Bulldog Bites

News and Views from the University of Redlands

Creating new ‘pathway’ opportunities for students

At the University of Redlands, students have an array of opportunities for every stage of their educational journey. (Photo by William Vasta)

When it comes to choosing a university, students have to consider the whole package—what it takes to get there, what their experiences might be, and how the choice could influence their lives after graduation. Katie Olson of the Bulldog Blog sat down with Sara Falkenstien, director of pathways for the College of Arts and Sciences (CAS), to talk about new opportunities at every stage of CAS students' college journey. 

Bulldog Blog: First off, what do you mean by “pathways”?

Sara Falkenstien: Pathways refer to the process that occurs when students come into the University, through it, and out of it. While I work on pathways for College of Arts and Sciences, the pathways concept is part of the University's strategic plan, North Star 2020, and applies broadly across the University, including to pathways at the U of R School of Business, which serves working professionals.

At the College of Arts and Sciences, I’m working on the front end of students' experience with Admissions’ Associate Director for Transfer Recruitment Kylie Mulder and Associate Dean of Student Engagement David Schrum, and we’re forming a task force of faculty members who visit community colleges in a targeted way to offer students individual advising about coming to the University of Redlands. They talk to individual students about what it would look like, what the outcome would be, and how to get there. We also have agreements with a number of local school districts, such as Redlands Unified and most recently Corona-Norco, facilitating admission and guaranteeing scholarships for qualified students.

For our current and graduating students, some pathways programs already exist—for example, the College of Arts and Sciences has a relationship with the U of R School of Education so that College students interested in becoming a teacher can be enrolled in both schools. Essentially, if these students plan correctly, they graduate with an undergraduate degree and make progress towards a teaching credential. With careful advanced planning, some students only need to complete student-teaching and additional state testing the year following graduation to earn their credential.

Our newest pathway is to the Geographic Information Science (GIS) master’s program. Qualified students can apply during their third year at the College to gain a solid understanding of geographic principles, improve their technical skills using GIS software, and set up a smooth transition to obtain their master’s degree during a fifth year at Redlands.

BB: Are there post-graduation pathways outside of the U of R?

Yes, we have established fellowships, scholarships, and partnerships with other institutions. For example, we have an Early Assurance Program (EAP) agreement with Western University’s School of Pharmacy and an articulation agreement with the Keck Graduate Institute (Henry E. Riggs School of Applied Life Sciences) that facilitate our students’ admission, for example requiring fewer letters of recommendation, priority consideration for scholarships, preference for seats in summer programs, and/or waived application fees.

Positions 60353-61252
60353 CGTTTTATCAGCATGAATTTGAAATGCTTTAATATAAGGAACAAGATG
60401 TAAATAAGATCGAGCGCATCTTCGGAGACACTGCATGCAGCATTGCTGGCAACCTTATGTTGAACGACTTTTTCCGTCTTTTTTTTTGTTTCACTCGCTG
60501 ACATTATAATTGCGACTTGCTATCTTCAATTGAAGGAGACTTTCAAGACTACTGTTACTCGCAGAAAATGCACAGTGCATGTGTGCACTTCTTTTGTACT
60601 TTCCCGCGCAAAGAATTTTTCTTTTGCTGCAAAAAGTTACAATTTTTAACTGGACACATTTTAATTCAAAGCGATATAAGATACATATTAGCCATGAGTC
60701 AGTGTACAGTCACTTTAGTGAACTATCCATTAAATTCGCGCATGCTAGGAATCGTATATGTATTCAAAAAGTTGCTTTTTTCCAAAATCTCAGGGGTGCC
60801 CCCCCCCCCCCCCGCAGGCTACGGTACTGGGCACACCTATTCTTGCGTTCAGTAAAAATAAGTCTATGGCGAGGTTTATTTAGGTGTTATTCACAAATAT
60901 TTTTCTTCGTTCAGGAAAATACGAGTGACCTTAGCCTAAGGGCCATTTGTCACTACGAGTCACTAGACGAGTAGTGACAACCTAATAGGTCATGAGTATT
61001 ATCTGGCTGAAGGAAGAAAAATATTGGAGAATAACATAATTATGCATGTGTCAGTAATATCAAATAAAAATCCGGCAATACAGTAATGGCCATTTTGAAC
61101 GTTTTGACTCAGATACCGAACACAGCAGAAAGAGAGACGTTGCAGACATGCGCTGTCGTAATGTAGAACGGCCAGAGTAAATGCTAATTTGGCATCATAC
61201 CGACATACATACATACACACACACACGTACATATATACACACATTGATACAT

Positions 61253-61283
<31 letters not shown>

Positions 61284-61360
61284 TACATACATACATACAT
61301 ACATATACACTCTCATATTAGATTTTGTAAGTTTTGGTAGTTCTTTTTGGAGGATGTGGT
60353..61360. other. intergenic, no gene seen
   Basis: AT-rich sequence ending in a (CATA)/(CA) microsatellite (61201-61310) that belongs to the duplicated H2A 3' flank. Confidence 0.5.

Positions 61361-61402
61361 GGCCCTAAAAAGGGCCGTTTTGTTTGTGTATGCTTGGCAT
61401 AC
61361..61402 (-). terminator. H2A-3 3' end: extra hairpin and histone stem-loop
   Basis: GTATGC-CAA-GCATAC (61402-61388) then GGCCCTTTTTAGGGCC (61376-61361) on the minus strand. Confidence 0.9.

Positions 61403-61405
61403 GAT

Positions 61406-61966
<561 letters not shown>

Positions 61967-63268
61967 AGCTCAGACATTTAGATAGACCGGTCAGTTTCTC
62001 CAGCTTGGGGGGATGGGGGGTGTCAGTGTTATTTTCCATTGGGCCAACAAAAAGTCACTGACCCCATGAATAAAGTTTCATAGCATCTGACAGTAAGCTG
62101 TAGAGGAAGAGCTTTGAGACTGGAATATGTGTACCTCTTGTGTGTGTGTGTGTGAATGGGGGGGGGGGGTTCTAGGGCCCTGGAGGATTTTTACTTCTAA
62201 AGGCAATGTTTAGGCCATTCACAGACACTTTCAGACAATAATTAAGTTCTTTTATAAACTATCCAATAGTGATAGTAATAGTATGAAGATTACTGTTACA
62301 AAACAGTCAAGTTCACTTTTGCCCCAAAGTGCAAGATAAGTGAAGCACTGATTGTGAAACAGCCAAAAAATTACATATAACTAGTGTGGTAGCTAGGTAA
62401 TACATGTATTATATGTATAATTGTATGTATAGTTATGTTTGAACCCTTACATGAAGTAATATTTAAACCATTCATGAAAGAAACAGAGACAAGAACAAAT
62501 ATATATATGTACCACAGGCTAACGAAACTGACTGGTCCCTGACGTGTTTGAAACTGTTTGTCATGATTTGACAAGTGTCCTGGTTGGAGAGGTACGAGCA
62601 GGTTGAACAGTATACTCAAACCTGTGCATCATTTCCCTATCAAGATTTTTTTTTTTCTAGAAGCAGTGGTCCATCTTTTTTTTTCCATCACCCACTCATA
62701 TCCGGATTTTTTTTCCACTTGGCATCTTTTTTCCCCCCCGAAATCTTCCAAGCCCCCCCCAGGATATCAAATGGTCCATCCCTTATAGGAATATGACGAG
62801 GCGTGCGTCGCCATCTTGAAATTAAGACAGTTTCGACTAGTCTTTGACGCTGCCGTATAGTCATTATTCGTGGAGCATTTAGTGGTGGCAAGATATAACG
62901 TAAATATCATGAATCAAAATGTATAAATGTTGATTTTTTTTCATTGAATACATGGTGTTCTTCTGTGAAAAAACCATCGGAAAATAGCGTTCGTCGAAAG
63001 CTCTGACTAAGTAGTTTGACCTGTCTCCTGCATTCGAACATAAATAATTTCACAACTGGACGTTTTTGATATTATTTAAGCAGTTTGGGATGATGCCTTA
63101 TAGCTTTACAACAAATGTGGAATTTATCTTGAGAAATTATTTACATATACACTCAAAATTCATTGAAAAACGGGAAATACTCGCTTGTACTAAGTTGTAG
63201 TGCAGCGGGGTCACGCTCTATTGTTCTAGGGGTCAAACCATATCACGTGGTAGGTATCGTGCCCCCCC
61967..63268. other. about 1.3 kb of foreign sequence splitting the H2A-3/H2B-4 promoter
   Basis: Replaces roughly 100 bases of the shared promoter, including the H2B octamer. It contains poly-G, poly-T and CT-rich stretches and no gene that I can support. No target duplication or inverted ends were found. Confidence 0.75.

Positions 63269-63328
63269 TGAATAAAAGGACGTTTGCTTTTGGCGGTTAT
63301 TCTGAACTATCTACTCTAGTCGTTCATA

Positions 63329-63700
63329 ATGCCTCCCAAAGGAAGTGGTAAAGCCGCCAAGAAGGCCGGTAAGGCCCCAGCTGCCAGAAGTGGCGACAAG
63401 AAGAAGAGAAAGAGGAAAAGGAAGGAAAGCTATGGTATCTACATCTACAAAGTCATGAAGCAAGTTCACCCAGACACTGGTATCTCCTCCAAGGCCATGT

BB: What are your main responsibilities as director of CAS pathways?

Falkenstien: I do a lot of logistics and partnership planning. I spend time meeting with faculty and external partners, talking about establishing processes to help students get from one part of their academic journey to another.

BB: Was your position created in response to a growing population of transfer students?

Falkenstien: Yes and no. I think some students are coming to college at an older age due to the affordability and access of community college. We have to think about how we’re going to attract new groups of students, and one piece of that is making sure transfer students understand what Redlands has to offer. 

Pathways can definitely benefit nontraditional students—say, students who have previously served in the military or are working professionals. The transfer student experience is different because they’re typically coming in with a certain number of credits.  We have a number of faculty in existing programs who have innovative and exciting ideas they would like to pilot for transfer students. We hope to be able to talk more about that in the coming months.

BB: What misconceptions do students have when they approach you about pathways?

Falkenstien: I think the majority of them are just realizing what pathways are, and they’re pleasantly surprised when they find out that we’ve been thinking about these opportunities for some time. I also partner with the Office of Career and Professional Development and work with the CAS faculty fellows. The work that so many of our faculty are engaged in through capstone courses or formal or informal advising and mentoring is tremendous.

BB: How do students learn about the pathways available for them?

Falkenstien: A lot of the discussion about pathways at Redlands has historically been informal. We are, however, trying to be more intentional about the messaging to highlight these kinds of opportunities.  For example, we are hosting an Open House event with the School of Education on March 9 for any CAS student interested in becoming a teacher, and we are sending out targeted messaging to students about the new GIS pathway.  Students today tend to be inquisitive about what they’ll be able to do with their education, and offering pathways is a great way to help them think about and plan for their futures.

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